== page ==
The word is triskaidekaphobia. Its literal meaning is ‘superstition about the number thirteen’, but it’s also used to refer to the specific fear of Friday the 13th. There is also the word paraskavedekatriaphobia, proposed by some as a more specific option, although this word is not yet in our dictionaries.
The truth is that there is no noun in general use that refers equally to a cow or a bull.
Zoologists use two terms. The first is ‘ox’, which is often restricted to animals of the genus Bos (i.e. the wild cattle – gaur, banteng, yak, aurochs, and kouprey – as well as domestic cattle). In popular use, though, the word ‘ox’ often refers to a castrated male animal, so that isn’t a perfect solution. The second zoological term is ‘bovine’, which is used as a noun to refer to any animal of the wider group that comprises cattle, buffaloes, and bison. But this would be a strange choice in most general contexts.
Is there a name for the dot above the letters i and j?
The dot is just called superscript dot. It was added to the letter i in the Middle Ages to distinguish the letter (in manuscripts) from adjacent vertical strokes in such letters as u, m, and n. J is a variant form of i which emerged at this time and subsequently became a separate letter.
Does the ‘¢’ in the US cent sign stand for ‘cent’?
Yes, it does. It dates back to the early 19th century. Writing a letter with the line through it is a common way of indicating that it is a currency symbol, and not just an ordinary letter of the alphabet.
What is the name of the # symbol?
It has several names. The most common is probably hash. In North American English, it’s sometimes called the pound sign and used as a symbol for pounds weight: this can be confusing for British people for whom a pound sign is £. It’s also known as the number sign in North American English, in contexts such as go to question #2. In a musical context, the symbol is known as a sharp. The picturesque name octothorpe has also been introduced: it’s said to have been invented by an employee of Bell Laboratories in the 1960s, in honour of the American athlete Jim Thorpe (with the octo- part deriving from the symbol’s eight points). In the large form in which it appears on telephones it’s sometimes called a square.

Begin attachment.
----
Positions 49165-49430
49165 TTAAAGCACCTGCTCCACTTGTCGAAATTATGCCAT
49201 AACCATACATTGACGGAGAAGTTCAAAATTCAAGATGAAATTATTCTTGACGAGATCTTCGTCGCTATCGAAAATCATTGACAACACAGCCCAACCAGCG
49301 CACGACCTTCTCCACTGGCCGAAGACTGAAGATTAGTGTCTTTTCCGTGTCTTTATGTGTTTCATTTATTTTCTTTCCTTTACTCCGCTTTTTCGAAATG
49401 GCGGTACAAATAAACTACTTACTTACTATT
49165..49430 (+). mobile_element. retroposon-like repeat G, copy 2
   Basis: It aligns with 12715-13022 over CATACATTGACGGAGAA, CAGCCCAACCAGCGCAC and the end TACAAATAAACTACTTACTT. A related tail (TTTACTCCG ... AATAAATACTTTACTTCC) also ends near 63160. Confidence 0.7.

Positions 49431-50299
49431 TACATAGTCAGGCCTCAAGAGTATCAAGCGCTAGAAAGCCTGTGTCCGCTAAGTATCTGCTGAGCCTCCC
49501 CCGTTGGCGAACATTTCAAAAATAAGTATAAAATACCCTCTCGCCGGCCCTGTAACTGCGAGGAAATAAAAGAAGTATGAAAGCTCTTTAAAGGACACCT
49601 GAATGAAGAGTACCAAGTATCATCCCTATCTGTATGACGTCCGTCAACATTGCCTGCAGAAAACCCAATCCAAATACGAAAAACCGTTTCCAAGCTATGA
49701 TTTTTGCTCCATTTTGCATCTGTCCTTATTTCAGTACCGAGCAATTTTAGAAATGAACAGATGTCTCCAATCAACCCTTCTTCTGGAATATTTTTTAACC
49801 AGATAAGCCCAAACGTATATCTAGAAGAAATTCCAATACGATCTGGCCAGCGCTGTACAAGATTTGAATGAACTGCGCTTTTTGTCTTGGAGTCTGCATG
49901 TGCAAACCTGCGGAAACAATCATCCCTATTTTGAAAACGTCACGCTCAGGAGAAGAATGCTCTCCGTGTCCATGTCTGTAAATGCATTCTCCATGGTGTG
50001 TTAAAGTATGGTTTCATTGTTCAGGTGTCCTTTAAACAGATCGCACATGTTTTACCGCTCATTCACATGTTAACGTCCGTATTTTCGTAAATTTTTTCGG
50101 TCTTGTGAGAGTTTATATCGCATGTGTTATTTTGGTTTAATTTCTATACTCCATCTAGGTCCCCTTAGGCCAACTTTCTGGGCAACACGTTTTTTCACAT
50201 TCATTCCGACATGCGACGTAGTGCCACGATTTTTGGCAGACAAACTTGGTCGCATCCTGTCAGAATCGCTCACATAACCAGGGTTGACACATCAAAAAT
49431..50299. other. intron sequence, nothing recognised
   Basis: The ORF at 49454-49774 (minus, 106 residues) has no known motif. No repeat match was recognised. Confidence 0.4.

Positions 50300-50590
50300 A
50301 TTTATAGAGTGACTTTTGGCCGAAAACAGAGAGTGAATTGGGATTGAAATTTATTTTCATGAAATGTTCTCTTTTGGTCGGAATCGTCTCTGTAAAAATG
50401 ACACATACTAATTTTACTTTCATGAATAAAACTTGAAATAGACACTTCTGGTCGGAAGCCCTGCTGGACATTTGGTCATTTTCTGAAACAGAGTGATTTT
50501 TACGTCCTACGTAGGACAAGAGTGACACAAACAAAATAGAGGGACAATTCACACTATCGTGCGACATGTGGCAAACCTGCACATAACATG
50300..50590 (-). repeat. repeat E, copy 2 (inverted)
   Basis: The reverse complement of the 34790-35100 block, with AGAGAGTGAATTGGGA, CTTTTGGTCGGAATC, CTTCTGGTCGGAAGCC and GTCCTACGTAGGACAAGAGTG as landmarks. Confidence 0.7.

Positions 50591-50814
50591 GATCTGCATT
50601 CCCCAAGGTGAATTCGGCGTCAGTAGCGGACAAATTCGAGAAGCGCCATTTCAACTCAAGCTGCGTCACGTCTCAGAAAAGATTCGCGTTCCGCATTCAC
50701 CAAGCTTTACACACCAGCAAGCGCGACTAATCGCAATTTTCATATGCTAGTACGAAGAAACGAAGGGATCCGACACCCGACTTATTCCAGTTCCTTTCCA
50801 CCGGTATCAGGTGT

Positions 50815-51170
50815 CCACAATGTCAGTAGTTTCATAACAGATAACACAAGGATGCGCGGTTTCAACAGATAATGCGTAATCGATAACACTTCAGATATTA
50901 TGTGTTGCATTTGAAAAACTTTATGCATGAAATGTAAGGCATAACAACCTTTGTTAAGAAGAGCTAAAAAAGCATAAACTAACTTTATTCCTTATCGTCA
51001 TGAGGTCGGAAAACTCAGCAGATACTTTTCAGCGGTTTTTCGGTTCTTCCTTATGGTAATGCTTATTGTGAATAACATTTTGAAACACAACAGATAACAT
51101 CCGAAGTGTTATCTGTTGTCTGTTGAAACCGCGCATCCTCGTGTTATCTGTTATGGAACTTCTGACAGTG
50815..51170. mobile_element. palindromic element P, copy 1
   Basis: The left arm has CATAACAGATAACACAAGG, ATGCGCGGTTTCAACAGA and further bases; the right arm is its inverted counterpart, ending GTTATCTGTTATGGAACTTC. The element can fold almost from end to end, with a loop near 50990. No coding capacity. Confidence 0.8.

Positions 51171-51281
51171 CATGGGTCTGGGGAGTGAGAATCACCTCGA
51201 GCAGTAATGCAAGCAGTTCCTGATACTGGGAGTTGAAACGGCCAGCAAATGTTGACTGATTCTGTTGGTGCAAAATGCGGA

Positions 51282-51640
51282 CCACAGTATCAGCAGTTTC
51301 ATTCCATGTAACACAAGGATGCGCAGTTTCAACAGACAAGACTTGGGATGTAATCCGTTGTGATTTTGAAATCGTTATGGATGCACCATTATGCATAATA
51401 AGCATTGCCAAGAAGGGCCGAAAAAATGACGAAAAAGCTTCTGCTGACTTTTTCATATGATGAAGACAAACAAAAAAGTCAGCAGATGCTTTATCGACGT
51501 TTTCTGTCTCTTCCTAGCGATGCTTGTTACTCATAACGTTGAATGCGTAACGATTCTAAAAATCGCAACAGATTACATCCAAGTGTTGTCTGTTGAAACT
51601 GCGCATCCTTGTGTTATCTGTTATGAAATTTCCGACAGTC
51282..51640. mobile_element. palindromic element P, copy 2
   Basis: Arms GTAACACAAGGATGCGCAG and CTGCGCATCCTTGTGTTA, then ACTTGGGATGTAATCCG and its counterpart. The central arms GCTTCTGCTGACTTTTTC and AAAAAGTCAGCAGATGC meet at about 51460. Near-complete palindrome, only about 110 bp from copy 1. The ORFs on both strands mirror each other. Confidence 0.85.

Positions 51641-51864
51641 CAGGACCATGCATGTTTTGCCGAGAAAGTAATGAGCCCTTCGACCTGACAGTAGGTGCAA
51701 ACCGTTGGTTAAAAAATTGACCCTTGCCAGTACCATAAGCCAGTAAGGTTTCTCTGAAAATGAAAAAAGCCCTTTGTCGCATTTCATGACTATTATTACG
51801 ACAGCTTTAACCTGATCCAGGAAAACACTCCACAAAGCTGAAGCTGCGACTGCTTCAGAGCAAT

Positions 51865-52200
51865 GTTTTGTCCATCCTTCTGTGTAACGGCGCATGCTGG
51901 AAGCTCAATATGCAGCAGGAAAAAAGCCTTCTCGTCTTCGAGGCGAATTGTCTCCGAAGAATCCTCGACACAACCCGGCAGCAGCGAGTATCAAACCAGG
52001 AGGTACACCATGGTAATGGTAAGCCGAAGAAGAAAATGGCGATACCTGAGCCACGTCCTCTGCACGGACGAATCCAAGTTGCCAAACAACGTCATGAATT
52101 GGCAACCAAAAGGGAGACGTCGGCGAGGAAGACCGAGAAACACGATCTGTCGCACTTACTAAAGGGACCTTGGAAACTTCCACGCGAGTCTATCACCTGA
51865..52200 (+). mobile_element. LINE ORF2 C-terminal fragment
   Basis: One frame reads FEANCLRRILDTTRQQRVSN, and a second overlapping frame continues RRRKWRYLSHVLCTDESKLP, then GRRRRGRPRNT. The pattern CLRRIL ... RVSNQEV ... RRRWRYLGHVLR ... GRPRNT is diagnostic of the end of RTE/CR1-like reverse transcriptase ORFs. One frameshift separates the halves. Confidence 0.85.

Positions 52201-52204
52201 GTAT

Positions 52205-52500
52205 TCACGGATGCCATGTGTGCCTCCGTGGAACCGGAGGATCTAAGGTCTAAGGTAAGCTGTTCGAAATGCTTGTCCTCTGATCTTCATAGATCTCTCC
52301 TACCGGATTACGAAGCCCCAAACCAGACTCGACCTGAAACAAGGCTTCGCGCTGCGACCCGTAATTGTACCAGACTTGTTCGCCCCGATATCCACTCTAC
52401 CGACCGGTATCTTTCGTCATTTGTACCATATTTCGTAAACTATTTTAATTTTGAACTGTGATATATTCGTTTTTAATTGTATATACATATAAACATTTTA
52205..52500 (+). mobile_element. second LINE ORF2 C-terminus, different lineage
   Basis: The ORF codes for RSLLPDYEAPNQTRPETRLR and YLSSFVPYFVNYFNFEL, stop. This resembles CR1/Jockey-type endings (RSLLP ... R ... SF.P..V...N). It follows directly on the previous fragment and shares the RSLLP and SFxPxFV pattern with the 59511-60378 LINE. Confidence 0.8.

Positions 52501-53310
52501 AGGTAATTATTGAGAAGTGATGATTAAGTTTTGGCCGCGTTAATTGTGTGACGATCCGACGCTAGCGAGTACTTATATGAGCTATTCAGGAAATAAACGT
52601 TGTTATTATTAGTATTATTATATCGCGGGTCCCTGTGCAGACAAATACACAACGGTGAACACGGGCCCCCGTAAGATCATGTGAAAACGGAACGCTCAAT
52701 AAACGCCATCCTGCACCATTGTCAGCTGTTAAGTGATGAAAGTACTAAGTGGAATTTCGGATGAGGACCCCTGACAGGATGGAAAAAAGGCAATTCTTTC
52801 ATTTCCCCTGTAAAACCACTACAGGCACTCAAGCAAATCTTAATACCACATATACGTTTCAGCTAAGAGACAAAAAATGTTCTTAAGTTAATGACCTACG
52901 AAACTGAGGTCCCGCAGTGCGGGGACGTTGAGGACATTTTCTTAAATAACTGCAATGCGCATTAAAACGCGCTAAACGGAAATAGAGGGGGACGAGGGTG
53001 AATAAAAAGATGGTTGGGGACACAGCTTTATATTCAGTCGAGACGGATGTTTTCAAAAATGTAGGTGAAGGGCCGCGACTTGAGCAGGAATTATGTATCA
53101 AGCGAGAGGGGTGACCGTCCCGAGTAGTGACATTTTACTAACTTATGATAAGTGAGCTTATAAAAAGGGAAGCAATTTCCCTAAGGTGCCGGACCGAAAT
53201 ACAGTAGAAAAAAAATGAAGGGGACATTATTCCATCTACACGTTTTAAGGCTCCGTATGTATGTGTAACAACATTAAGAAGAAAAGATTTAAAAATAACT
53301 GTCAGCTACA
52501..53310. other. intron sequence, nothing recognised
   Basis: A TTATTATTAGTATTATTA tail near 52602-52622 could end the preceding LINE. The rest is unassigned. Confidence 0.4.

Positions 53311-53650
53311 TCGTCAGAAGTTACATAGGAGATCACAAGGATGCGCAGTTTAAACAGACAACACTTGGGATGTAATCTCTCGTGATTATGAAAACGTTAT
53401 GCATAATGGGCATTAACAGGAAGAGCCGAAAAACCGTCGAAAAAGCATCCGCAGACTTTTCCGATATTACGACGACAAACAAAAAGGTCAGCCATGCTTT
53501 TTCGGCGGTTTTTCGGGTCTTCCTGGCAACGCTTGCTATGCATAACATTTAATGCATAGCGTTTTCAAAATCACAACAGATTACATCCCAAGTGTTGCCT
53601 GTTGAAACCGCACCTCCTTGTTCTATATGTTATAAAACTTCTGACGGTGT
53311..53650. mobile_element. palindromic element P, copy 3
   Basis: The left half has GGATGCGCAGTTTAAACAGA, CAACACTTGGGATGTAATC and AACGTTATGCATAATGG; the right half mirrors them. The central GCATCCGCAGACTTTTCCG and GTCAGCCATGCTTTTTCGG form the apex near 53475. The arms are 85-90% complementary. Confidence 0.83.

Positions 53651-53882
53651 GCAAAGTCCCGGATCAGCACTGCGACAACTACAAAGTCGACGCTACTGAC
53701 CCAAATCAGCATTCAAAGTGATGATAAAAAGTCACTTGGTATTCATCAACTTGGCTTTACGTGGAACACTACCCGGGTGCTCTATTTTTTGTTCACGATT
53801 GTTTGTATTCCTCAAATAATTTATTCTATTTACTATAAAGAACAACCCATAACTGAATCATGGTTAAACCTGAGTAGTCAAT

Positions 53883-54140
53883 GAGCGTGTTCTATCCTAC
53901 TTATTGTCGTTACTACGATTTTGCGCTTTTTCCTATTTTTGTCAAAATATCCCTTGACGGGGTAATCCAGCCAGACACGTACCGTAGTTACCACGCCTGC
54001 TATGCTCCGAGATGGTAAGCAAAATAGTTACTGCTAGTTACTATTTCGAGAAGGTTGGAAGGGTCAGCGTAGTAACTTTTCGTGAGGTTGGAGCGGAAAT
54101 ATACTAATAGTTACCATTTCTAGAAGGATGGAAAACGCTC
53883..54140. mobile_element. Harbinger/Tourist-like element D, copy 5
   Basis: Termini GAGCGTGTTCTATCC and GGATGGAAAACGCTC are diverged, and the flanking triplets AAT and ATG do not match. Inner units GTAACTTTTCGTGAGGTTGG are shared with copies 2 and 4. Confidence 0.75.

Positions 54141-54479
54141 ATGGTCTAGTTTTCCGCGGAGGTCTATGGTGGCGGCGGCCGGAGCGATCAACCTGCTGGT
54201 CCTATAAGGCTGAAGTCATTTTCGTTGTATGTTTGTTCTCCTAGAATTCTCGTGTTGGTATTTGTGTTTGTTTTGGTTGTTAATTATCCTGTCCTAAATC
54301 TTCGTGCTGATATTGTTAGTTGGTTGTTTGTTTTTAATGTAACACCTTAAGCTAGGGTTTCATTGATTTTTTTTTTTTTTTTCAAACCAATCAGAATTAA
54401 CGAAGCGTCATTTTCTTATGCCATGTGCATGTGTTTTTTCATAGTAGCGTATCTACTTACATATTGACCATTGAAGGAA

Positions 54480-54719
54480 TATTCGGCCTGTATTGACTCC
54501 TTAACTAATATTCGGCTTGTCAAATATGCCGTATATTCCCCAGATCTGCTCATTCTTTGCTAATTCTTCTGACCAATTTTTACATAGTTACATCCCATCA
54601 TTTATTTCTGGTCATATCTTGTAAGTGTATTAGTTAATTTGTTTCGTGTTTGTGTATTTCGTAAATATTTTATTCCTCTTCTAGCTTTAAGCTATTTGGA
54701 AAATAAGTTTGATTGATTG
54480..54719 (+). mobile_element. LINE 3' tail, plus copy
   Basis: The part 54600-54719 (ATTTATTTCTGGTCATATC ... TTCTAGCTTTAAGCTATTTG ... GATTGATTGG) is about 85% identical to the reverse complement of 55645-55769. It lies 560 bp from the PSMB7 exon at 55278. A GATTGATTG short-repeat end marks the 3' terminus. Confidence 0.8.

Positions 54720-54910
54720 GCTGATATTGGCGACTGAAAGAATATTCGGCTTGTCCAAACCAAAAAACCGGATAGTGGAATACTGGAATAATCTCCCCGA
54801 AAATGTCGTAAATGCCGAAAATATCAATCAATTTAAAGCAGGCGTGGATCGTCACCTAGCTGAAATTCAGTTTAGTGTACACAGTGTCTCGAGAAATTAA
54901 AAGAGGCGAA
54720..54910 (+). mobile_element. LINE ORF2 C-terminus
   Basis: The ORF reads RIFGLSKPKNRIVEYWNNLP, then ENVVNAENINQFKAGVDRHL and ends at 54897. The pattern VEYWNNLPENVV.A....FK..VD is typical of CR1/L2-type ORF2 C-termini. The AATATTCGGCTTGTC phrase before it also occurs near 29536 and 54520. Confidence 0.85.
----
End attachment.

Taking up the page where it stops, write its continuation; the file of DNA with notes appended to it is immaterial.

Recently, the hash sign has acquired a new role. On social networking sites such as Twitter, it’s attached to keywords or phrases so as to identify messages on a particular topic (e.g. #volcano; #Iceland). These keywords or phrases are known as hashtags.
What is the origin of the ‘@’ sign?
This sign originated as a scribe’s quick way of writing the Latin word ad, especially in lists of prices of commodities. It’s usually just known as ‘the at sign’ or ‘the at symbol’: although it has acquired various nicknames in other languages none of these has so far caught on in English.
What is the origin of the dollar sign ($)?
Many suggestions have been made about the origin of the dollar symbol $, one of the commonest being that it derives from the figure 8, representing the Spanish ‘piece of eight’. However, it actually comes from a handwritten ‘ps’, an abbreviation for ‘peso’ in old Spanish-American books. The $ symbol first occurs in the 1770s, in manuscript documents of English-Americans who had business dealings with Spanish-Americans, and it starts to appear in print after 1800.
The word ‘dollar’ itself derives from the Flemish or Low German word daler (in German taler or thaler), short for Joachimstaler, referring to a coin from the silver mines of Joachimstal, in Bohemia (now Jáchymov in the Czech Republic). The term was later applied to a coin used in the Spanish-American colonies and also in the British North American colonies at the time of the American War of Independence. It was adopted as the name of the US currency unit in the late 18th century.
What is the origin of the pound sign (£)?
This sign is simply a capital letter L, written in an old-fashioned handwriting style and with one or two crossbars to show that it is being used as a symbol or abbreviation. The L stands for the Latin word libra, the name of a Roman unit of weight, which also gave rise to the abbreviation lb for a pound as a measure of weight, and to the French word livre. The symbol for the Japanese yen was probably invented by analogy with the pound and dollar symbols, as it is a capital Y with one or two bars across it.